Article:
Children’s has graft survival rates that are similar to the national average for 30 days, one year and three years after transplant.
What does this data mean?
The graph shows the survival rates of the graft (a transplanted organ, such as a heart) 30 days, one year and three years after the transplant. Our one-year survival rates are better than the national average. We have similar survival rates at 30 days and three years.
Why are graft survival rates important?
High graft survival rates mean that the transplanted organ is doing well in the child who received the transplant. If a graft fails, it means the child will need another transplant. Our hopes are that the transplanted organ survives for many years.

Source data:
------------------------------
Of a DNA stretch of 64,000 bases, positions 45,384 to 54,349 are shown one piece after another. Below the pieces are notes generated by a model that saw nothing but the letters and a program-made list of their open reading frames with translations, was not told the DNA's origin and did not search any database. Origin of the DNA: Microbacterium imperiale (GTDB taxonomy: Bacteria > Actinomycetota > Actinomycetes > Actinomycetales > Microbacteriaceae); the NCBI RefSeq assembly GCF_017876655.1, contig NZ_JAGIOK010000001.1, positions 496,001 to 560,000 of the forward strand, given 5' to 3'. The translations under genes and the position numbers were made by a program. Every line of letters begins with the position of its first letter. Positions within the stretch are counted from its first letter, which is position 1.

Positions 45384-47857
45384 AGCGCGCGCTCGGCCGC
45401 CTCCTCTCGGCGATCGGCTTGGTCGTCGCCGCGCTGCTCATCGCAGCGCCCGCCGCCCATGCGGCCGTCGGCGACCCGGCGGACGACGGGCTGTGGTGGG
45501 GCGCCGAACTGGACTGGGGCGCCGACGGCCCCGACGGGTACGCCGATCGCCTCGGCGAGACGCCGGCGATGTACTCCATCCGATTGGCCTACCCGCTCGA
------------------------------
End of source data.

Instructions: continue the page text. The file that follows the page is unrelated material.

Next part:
How does Children’s make sure we are giving high-quality care?
- Our pediatric heart transplant surgeons and team work together to ensure the child receives the best organ match possible.
- After the transplant, our team follows each patient closely, including weekly clinic visits for the first few months after the transplant.
- Our heart transplant team teaches families about how to care for their children before, during and after their transplants.
Source: Scientific Registry of Transplant Recipients, April 2012 (for patients ages <18 years old and transplanted between 01/01/2009 and 06/30/2011 for the 30 day and one-year models and 07/01/2006 and 12/31/2008 for three-year model)